Tricks, Treats, and Training for Your JRT

a Jack Russell Terrier puppy sitting at attention

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If you have a Jack Russell, then you have a smart and active dog — a dog that needs regular workouts for mind and body. Training can help.

But where to start?

Basic obedience is a must, of course. But a clever Jack will make quick work of that. Fortunately, there’s an almost limitless range of advanced training your dog can undertake once the basics are out of the way.

How about urban dog training? Or learning show biz tricks? The right dog could even train to be a therapy dog.

There’s a world of continuing education out there for you and your pooch. Who knows how far you could go?

Clicker training

You might have seen people working with their dogs using a clicker. A clicker is a small, hand-held device that makes a clicking sound. Trainers use it in conjunction with other rewards, to tell their dogs they’ve done a good job and a treat is coming.

Clicker training is the foundation of a lot of advanced training. Clickers are inexpensive and readily available. They’re also fun to use!

Check out this clicker-trained Jack Russell in action.

Why use a clicker?

Why not just give the reward?

There are a few reasons.

First, a clicker delivers a unique sound that, unlike your voice, your dog isn’t used to hearing under other circumstances. Your dog only hears the clicker when he or she has done the desirable behavior.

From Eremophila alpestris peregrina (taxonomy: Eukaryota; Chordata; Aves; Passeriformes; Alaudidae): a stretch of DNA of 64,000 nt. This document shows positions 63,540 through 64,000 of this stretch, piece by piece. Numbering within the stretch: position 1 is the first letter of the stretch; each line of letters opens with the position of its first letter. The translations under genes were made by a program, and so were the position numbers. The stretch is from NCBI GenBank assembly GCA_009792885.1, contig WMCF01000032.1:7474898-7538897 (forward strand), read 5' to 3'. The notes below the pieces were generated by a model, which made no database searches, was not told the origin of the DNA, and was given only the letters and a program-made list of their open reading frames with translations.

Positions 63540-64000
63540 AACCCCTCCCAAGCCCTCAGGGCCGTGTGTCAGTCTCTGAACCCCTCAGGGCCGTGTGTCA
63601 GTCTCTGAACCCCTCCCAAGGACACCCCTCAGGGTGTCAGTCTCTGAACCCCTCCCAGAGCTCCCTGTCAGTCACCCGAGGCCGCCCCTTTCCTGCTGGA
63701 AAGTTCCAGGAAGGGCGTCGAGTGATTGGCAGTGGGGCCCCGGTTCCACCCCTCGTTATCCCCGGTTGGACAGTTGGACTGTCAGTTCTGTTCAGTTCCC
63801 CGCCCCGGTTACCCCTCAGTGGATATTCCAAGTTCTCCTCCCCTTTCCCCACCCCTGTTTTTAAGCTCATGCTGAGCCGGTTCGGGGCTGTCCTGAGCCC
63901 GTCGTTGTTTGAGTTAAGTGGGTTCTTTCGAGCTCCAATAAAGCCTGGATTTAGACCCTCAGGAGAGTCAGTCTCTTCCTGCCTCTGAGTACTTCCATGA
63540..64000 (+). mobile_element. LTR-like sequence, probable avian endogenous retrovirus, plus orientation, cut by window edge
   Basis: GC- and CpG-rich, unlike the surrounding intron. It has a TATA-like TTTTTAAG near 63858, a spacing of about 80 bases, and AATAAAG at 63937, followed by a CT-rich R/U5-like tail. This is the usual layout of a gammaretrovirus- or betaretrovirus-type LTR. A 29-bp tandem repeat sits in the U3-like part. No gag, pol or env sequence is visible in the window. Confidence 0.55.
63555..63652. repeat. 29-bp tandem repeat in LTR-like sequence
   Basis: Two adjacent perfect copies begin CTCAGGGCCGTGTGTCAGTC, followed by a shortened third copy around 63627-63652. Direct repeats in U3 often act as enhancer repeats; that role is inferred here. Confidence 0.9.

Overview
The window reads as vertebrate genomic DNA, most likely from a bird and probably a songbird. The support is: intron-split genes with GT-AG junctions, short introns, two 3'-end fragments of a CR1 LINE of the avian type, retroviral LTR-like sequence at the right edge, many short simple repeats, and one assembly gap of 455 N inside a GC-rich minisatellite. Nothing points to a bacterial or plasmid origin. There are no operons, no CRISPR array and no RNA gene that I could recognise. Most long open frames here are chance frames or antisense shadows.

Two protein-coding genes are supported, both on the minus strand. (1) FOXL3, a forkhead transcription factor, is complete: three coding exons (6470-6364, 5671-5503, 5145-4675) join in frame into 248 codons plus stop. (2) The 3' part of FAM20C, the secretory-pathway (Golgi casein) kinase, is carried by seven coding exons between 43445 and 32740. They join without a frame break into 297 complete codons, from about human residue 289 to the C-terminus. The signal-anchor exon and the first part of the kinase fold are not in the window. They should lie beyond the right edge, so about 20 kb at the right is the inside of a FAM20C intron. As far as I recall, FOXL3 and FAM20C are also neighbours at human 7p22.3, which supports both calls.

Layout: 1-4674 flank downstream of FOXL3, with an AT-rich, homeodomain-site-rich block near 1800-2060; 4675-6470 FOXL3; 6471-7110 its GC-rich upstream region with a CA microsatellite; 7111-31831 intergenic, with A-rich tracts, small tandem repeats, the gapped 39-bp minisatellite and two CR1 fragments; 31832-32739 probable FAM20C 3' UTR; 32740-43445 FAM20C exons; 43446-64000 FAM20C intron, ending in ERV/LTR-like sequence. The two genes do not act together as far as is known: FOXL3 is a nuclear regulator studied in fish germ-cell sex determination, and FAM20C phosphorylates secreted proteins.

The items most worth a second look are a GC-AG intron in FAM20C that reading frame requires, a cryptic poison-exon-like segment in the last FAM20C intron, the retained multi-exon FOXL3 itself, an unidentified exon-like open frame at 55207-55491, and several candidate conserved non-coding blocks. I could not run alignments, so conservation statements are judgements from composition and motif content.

Also, the clicker sound is always the same, every time, unlike a snap or a spoken word.

Finally, it’s immediate. You can click a lot faster than you can reach into the treat bag and pull out a treat. This way, it’s a lot clearer to your dog what he or she has done right.

Think of the sound as the snap of a camera shutter. You’re taking a picture of the moment your dog has done what you asked.

Want to learn more about clicker training? Check this out!

Bark training

Jack Russells can be barky little beasts. They may bark for attention, out of boredom, from anxiety, or because they really, really, really have something to tell you. They may bark to defend your property from invading mail carriers and squirrels. And some dogs do it just because it’s fun.

Fortunately, training can help to curb nuisance barking.

First, it’s important to identify the cause of the barking. Addressing the root causes such as anxiety or boredom can help to reduce problem barking.

If your dog barks for other reasons, you can also teach them to be quiet. How? By teaching them to speak. It sounds counterintuitive, but it works.

So, how does it work?

There are two steps. First, teach your dog to bark on command. Then teach them to recognize quiet and do that on command. It’s not as difficult as it sounds. Check it out.

The next step is to practice the quiet command in context.

When the doorbell rings, for example, let them get off one good bark. Then give them a stern command, such as “quiet,” or “good dog.” This will let them know that you’re in charge, and they can stand down. When they’re quiet on command, give them a treat.

Agility training